Meet the folk who struggle to survive in the so-called first world, those who get thrown down and out on the scrapheap.
The angry abused and evicted, the crazed homeless, the bitter freaks who need closure on the whole victim of injustice thing. People who's first tongue is violence.
99% of society is sure to include some seriously damaged goods and suggestible reactionaries.
Rough trade, if you please.
Wild cards - shuffled like razor blades amongst all those passive, heart-felt, hipster-activists, [card-like with their static fixed values and each coded by their predictable suit].
Oh my.
You'd better believe they want to cut loose, get freaky - really, just go wild and crazy, rioting through nights of delicious terror, the modern sacking of Rome. Party with the classy untouchable, uptown crowd.
You dig?
Mr and Mrs Von Moneybags?
We poor people don't need paid off cops or private prisons to protect us from our own mistreated freak-siblings and alienated neighbourhood nihilists,
We just need to sing a tune, pick up a horn or some sticks, listen to each other and jam new from old... transform with creativity.
Improvisation celebrates our story, each and every human flavour, our own rich uniqueness - and so, we can each grow and evolve as a real, appreciated person - of true worth to those who know them, more than an amount of money could ever express.

Q. How do the lifelong rich, or those who wield power and privelige, ever know if people really like them for their personal qualities or true character - or is it just the money and power they are atracted to?
A. They just don't know - best bet is to assume everyone nice is lying to some degree. Even the haters are probably just jealous, right?
Yeah whatever....
Look.
Money is like a powerful solvent. Useful but toxic.
It dissolves the messy relative values that differrent people offer to the communities that they grow in, and help create. As more emphasis is placed on an individuals measurable monetary value, [as a way to define our relative worth as social units], so we strip away the special, us-ness, and the unmeasurable unique values are melted into something we no longer recognise as real self-worth.
The harsh solvent of cash reduces us into standard transferrable units of exchange, stripped of any non-marketable assets, and donning the garments that befit our calculated strata of a society that doesn't even need to know much more than our name.
Price tag exposed, for all to see.
Ah society.
Dig it?
Check out the flip-side, Jack.
Seems you are nothing but a big fat wallet now, and your only worth, is the paper in it..
Until the bubble bursts, then you will stuck trying to find out, how you can make yourself valuable to the people around you.
Stop the lies.
Ditch your wealth.
Money has no real intrinsic value.
Its was only ever a symbol for what you were willing to sell off or rent out to the highest bidder.
But, you can find a purpose, and you can know a meaning beyond the wealth you possess..
People willl stop lying to you. They will stop being jealous of what you owned.
You will know, finally, what people really value about you, you will have found your purpose.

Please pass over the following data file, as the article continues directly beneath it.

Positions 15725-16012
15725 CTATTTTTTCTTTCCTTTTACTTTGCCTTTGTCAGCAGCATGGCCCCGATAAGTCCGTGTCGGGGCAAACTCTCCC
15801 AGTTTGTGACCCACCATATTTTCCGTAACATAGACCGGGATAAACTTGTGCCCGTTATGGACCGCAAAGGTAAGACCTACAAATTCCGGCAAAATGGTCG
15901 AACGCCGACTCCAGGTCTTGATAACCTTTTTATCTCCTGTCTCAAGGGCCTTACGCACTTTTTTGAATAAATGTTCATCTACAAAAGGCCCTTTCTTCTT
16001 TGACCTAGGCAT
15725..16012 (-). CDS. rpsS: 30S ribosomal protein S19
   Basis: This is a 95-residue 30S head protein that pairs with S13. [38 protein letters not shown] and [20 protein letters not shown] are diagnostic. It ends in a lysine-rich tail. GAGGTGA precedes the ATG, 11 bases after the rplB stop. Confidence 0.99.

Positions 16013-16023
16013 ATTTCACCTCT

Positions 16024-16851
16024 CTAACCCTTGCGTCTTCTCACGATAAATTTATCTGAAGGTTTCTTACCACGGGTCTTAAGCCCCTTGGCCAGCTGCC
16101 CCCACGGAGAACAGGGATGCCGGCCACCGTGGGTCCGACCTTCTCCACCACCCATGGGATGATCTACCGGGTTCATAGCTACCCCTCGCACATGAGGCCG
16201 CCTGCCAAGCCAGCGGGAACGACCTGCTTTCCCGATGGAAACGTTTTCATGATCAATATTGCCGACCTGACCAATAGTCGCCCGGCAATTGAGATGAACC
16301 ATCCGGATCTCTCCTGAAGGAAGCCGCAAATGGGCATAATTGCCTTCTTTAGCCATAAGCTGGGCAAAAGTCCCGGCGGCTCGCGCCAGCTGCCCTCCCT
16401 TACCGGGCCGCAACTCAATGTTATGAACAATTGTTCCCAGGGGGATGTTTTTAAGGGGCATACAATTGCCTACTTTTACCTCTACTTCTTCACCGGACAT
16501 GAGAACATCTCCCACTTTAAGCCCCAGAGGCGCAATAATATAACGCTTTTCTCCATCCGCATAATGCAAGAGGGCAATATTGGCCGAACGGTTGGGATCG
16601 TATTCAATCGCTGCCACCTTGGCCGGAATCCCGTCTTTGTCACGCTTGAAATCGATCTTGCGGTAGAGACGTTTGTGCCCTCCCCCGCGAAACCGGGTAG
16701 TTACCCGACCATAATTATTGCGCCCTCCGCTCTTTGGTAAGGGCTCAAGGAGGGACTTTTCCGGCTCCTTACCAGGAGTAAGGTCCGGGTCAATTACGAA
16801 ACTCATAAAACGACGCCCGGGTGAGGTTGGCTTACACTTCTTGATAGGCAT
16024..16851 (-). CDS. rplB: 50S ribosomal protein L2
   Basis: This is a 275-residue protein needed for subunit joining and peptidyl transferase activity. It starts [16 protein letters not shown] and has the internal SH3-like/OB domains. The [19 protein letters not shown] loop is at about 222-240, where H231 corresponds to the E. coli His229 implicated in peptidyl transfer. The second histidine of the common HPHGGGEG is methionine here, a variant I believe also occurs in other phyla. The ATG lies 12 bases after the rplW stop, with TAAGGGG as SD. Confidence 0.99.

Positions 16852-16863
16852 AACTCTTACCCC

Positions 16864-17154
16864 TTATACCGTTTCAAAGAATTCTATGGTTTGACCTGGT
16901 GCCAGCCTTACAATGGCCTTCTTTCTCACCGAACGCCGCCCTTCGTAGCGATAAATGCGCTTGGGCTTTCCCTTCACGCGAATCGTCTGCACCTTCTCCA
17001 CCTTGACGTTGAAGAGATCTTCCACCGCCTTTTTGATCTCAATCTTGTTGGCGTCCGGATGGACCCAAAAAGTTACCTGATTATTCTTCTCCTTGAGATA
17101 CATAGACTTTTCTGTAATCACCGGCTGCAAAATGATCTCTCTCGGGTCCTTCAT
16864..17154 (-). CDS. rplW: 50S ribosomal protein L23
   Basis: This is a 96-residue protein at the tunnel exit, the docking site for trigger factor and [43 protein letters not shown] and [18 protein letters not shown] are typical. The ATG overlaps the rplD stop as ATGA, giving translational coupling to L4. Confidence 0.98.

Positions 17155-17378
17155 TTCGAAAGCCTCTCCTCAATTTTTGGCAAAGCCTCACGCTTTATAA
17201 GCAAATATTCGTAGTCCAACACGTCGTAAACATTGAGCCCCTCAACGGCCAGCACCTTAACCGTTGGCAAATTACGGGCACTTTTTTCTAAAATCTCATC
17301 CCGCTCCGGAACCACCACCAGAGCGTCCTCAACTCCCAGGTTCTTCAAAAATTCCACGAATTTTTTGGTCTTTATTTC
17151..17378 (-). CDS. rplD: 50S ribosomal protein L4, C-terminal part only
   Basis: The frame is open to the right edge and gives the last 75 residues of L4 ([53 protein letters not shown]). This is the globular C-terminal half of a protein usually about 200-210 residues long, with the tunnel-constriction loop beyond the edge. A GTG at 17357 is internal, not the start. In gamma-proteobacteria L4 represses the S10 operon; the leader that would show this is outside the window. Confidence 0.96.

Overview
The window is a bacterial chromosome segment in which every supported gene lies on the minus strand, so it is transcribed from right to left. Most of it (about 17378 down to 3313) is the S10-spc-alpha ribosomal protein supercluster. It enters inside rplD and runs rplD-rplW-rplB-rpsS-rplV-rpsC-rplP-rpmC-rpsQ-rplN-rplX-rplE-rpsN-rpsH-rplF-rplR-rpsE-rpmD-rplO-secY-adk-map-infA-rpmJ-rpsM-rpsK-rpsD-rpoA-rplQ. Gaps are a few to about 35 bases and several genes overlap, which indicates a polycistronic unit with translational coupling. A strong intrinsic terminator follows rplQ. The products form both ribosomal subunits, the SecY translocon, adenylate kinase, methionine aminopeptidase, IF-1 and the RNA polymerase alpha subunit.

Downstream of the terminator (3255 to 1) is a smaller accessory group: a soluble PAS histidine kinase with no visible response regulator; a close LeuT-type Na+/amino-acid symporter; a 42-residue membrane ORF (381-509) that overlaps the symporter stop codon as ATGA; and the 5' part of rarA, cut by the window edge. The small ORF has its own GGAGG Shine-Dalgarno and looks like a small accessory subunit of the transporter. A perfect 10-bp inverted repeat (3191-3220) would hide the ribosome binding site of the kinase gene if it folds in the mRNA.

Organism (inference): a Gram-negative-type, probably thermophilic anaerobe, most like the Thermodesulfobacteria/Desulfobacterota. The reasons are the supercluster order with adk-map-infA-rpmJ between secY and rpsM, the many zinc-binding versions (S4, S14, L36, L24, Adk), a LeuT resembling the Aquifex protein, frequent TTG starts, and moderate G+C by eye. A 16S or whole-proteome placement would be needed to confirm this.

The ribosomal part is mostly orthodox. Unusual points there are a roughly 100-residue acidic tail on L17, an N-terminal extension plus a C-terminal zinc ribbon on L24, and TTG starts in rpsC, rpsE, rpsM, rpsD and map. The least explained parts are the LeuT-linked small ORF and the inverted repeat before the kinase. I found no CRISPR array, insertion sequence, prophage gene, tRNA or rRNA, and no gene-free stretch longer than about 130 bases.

You belong somewhere.
Meet your new family....
All 99% of them.

Anonymous

you know, there is a place we can go where they will, feed us, clothe us and give us shelter... it's called the military... no wait that sounds difficult... never mind.

lee mulcahy, phd

Aspen is safe. The Sheriff and the Chief of Police believe protest=freedom; therefore, consider occupying the Aspen Ideas Festival: #ows occupy aspen for the 4th of July. See speakers below:

http://www.aspentimes.com/article/20120408/NEWS/120409886/1077&ParentProfile=1058

Aspen Institute's big three summer events take shape
Intellectual buffet starts with Aspen Environment Forum June 22 through 25
Scott Condon
The Aspen Times
Aspen CO Colorado
ARTICLE COMMENTS
Email Print
Copyright 2012 The Aspen Times. All rights reserved. This material may not be published, broadcast, rewritten or redistributed. April, 8 2012 7:41 am
Aspen Institute's big three summer events take shape
Intellectual buffet starts with Aspen Environment Forum June 22 through 25
The Aspen Times

ENLARGE

ENLARGE

ENLARGE

ASPEN — The Aspen Institute is lining up the customary big-name speakers for its big-time public events this summer.

The Aspen Environment Forum, Aspen Ideas Festival and Aspen Security Forum will be held in a five-week period in June and July.

The Aspen Ideas Festival will feature a track of sessions looking at the November presidential election. The debates will feature a “fair number of representatives” from President Obama's administration and his campaign as well as advisers from Mitt Romney's campaign, said Jim Spiegelman, vice president of communications and public affairs at the Aspen Institute. No names have been released from the president's team nor Romney's.

Confirmed speakers for the event include Israeli Defense Minister Ehud Barak; former Chairman of the Joint Chiefs of Staff Adm. Mike Mullen; Reid Hoffman, LinkedIn co-founder and chairman; Katie Couric, of ABC News; Bob Schieffer, host of CBS News' “Face the Nation”; Colo. Sen. Michael Bennet; and Indiana Gov. Mitch Daniels.